He’s been in the news during the separation of Covenant Life Church and their denominational links to Sovereign Grace Ministries over the last year. Last Sunday Harris was in the news again when he revealed that as a child he’d been sexually abused by someone in the church. Pilgrim’s Road Trip blog wrote about this in “He kissed the secret of his childhood sexual abuse goodbye”
Ironically this comes just as SGM is dealing with allegations of child sexual abuse and years of cover ups by those in charge at SGM. But SGM is hardly the only high profile ministry being accused of sexual abuse of children. Every day it seems like more allegations come out in churches and ministries nationwide of those in power using that said power to sexually abuse someone under the age of consent, such as Tom White of Voice of the Martyrs and pastor Geronimo Aguilar of Richmond Outreach Center.
While I may not love the courtship advice in Josh Harris’ book I have to applaud him for standing up and admitting he had been abused. That takes balls, real courage and the ability to be open to others.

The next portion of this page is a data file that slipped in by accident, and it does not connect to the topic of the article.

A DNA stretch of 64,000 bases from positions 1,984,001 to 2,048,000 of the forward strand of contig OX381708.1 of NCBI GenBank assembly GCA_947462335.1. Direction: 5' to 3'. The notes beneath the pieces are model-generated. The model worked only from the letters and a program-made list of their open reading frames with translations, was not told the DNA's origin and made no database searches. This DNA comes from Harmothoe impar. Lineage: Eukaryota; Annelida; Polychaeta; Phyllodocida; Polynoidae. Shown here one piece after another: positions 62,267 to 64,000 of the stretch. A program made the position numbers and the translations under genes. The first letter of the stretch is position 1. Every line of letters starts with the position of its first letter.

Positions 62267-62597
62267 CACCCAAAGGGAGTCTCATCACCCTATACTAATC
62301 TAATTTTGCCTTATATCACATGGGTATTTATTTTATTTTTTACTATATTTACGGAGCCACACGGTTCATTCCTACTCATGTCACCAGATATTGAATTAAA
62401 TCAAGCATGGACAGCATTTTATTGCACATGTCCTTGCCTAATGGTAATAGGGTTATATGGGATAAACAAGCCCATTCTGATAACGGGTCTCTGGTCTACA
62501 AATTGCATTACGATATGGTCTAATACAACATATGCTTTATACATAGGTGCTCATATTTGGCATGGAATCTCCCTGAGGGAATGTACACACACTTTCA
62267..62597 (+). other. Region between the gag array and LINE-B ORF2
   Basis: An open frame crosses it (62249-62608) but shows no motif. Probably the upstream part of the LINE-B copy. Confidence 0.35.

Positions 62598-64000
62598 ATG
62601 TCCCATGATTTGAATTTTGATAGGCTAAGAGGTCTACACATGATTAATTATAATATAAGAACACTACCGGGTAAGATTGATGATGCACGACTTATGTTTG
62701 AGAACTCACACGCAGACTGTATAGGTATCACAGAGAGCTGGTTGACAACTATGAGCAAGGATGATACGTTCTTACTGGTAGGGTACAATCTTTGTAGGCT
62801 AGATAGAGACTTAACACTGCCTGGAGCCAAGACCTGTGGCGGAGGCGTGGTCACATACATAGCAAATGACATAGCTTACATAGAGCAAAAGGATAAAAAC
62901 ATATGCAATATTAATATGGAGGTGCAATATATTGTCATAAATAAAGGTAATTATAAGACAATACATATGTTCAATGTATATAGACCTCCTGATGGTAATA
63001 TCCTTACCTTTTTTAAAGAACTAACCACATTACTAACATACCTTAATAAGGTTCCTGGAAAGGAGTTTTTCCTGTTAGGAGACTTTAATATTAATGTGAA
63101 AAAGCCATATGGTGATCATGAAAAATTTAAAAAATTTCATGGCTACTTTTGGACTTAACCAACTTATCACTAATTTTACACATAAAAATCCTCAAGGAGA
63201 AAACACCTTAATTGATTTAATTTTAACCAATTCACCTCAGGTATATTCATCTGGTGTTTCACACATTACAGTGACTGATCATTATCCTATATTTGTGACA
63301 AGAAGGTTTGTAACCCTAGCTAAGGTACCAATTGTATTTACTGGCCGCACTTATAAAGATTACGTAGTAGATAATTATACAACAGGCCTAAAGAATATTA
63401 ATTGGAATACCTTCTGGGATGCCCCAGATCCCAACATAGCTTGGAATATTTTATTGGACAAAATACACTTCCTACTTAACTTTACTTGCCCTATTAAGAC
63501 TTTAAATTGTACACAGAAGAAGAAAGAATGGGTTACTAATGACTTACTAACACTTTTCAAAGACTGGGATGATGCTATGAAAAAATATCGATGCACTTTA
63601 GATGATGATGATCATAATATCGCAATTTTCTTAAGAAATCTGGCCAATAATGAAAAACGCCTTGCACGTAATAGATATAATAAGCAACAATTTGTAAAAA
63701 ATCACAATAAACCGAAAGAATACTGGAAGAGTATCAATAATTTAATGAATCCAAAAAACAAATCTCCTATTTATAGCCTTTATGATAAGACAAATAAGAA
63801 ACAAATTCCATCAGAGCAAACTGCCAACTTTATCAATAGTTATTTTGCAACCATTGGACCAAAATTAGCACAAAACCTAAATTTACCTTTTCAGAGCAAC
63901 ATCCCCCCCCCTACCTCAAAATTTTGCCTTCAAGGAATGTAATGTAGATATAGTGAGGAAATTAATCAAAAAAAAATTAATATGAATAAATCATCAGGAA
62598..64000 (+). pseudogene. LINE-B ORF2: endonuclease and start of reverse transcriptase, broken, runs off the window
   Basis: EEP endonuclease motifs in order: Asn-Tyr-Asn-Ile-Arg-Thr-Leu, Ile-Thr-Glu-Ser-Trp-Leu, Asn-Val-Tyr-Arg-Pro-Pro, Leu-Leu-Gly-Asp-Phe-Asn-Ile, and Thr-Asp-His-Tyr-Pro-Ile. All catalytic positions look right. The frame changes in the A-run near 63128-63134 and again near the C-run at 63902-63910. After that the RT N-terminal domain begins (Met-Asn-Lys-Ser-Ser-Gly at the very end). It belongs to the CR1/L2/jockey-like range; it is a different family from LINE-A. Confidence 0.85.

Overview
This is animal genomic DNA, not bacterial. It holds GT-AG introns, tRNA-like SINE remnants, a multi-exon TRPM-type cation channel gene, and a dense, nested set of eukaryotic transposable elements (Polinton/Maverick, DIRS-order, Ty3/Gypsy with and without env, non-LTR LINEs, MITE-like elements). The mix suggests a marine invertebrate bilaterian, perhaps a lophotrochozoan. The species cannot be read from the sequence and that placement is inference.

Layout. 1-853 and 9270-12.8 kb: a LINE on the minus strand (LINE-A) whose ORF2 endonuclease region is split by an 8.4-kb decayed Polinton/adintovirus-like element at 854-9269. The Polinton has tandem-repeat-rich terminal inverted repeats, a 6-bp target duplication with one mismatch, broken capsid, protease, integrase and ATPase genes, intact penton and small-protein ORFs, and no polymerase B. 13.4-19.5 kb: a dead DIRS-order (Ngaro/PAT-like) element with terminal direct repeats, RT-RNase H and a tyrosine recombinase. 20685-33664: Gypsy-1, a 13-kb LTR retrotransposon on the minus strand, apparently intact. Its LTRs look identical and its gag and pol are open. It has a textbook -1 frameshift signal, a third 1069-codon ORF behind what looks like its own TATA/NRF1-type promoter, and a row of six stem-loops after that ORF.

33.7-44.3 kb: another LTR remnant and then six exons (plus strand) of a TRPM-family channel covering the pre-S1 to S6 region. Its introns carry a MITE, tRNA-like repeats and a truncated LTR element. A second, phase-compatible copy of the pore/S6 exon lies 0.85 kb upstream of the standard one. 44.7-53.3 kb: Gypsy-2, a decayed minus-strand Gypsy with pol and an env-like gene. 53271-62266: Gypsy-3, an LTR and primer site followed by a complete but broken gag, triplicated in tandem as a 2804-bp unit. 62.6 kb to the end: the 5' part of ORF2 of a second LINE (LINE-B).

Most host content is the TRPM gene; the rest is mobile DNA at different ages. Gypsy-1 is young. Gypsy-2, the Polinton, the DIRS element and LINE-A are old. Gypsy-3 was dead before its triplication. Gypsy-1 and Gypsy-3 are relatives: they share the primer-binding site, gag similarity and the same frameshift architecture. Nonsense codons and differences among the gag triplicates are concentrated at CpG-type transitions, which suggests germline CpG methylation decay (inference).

I know from personal experience that dealing with the abuse is an every day thing, it never goes away and it impacts your interactions with others, your ability to trust and your self esteem. Telling everyone the truth of what happened to you is a mighty scary thing, even as once you tell it helps you on your path to healing. You start being able to lay that toxic burden down.
Joshua Harris in his own words from Out of Ur:
This past Sunday, while addressing the allegations against the Sovereign Grace organization in your Sunday sermon, you shared that you suffered abuse as a child. Did you wrestle with whether to share this and why did you think this was the best time?
Yes, I did wrestle with the decision to share that part of my story. Even as I was preaching I found myself thinking, “Do you really want to open this up?” But I made that choice because I hoped that my vulnerability would make it easier for other victims of abuse to step forward and get help. My hope is that a person would hear me and think, “Okay, if the pastor can admit that in front of the church then I can call the police and tell someone what is happening to me. I can get counseling. I can tell my story, too.” It’s very difficult because it feels like such a shameful thing, but we need to learn how to talk about sexual abuse in the church. We need to teach people who have been abused that it’s not their fault. And we need to believe that God’s grace is mighty enough to meet us and transform us even in this painful part of our lives.
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NLQ Recommended Reading …
‘Breaking Their Will: Shedding Light on Religious Child Maltreatment‘ by Janet Heimlich
‘Quivering Daughters‘ by Hillary McFarland
‘Quiverfull: Inside the Christian Patriarchy Movement‘ by Kathryn Joyce